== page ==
Other honored guests included: His Eminence, The Most Rev, Justinian, archbishop of Naro-Fominsk, administrator of the Russian Orthodox Church in the USA; His Eminence, Metropolitan Savas, archbishop of the Metropolis of Pittsburgh (Greek Orthodox Archdiocese of America); His Grace The Right Rev. Michael, bishop of New York and New York and New Jersey (OCA); His Grace The Right Rev. Melchisedek, bishop of Pittsburgh and Western Pennsylvania (OCA); His Grace The Right Rev. Irénée, bishop of Québec City and administrator of the Archdiocese of Canada (OCA); His Grace The Right Rev. Nicholas, auxiliary bishop for Brooklyn, and resident assistant to His Eminence Philip, archbishop of New York and metropolitan of All North America, of the Self-Ruled Antiochian Orthodox Archdiocese of North America (AOCANA); His Grace The Right Reverend Bishop John, auxiliary bishop of the Diocese of Worcester and New England (AOCANA); The Very Rev. George Roschin, representing Metropolitan Hilarion Alfeyev, chairman of the Department of External Church Relations of the Russian Orthodox Church, Moscow Patriarchate, and member of the Board of Trustees of St. Vladimir’s Seminary; The Very Rev. Dr. John Jillions, chancellor of the OCA; The Very Rev. Dr. Stephen Voytovich, dean of St. Tikhon’s Orthodox Seminary, South Canaan, PA; The Rev. Mardiros Chevian, dean of St. Nersess Armenian Seminary, New Rochelle, NY; and Matushka Marie Meyendorff, wife of Protopresbyter John Meyendorff (dean of St. Vladimir’s 1984–1992).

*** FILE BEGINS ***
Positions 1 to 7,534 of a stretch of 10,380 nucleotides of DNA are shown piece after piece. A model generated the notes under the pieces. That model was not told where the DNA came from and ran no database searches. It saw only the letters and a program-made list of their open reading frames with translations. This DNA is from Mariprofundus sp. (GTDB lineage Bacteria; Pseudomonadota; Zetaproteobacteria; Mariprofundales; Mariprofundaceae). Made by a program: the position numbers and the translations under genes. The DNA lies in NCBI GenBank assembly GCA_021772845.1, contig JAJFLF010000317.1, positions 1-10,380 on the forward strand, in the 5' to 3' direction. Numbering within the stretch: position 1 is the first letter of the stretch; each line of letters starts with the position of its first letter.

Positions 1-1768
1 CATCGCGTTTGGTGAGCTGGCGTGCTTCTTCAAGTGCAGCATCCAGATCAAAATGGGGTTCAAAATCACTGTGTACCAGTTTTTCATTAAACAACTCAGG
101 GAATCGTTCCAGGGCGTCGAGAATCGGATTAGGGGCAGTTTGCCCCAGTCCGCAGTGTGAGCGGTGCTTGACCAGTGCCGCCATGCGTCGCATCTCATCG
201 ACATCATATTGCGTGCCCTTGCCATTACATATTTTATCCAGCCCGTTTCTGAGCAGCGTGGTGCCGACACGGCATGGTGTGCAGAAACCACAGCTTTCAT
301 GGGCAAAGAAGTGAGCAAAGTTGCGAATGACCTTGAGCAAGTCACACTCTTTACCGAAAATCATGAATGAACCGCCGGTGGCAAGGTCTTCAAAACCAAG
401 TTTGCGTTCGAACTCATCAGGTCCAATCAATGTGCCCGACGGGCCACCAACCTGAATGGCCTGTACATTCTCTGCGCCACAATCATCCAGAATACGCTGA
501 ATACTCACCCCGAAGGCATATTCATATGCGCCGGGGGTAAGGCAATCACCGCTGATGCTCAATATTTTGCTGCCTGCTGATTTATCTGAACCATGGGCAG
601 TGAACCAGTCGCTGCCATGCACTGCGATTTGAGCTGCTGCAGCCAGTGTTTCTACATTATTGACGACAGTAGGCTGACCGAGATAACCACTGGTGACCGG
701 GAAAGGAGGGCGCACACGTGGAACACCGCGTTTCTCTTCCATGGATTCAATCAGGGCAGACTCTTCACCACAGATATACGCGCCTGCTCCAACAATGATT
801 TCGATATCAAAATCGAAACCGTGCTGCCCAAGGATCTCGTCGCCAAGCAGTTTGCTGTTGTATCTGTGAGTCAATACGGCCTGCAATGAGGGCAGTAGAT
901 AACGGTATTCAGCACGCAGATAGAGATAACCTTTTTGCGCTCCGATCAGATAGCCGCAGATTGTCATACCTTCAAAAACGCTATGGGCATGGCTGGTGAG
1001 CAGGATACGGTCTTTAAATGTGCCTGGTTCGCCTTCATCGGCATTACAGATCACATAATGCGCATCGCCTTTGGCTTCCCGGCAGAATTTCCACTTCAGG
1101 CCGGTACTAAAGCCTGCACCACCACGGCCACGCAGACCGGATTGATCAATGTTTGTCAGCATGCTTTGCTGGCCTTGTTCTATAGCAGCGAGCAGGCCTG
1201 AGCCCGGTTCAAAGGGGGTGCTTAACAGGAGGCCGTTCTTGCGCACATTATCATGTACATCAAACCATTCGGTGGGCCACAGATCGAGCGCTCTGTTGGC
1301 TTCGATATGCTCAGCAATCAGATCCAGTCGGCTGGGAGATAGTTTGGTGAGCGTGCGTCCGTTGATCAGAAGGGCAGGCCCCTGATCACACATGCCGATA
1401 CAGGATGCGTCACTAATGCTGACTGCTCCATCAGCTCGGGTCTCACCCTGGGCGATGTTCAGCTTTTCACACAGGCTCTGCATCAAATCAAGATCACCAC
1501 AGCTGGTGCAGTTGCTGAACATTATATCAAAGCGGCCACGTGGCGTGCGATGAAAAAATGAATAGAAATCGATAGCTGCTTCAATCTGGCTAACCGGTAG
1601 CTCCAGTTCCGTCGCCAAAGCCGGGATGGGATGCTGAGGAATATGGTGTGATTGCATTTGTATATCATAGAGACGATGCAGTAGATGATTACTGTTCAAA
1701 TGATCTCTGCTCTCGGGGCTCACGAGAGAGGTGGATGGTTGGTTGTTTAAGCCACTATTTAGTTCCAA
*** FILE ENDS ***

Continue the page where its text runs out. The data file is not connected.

Distinguished guests from other church bodies included: Archbishop Robert Duncan, primate, Anglican Church in North America (ACNA) and Bishop Edward Salmon, sometime bishop of South Carolina and dean of Nashotah House Seminary, WI (ACNA); Msgr. Joseph G. Quinn, vice president, Fordham University Missions and Ministry; Board member of Union Theological Seminary Calvin Mew and his spouse Mary Crawford; and Viji George, Ed. D., president of Concordia College, Bronxville.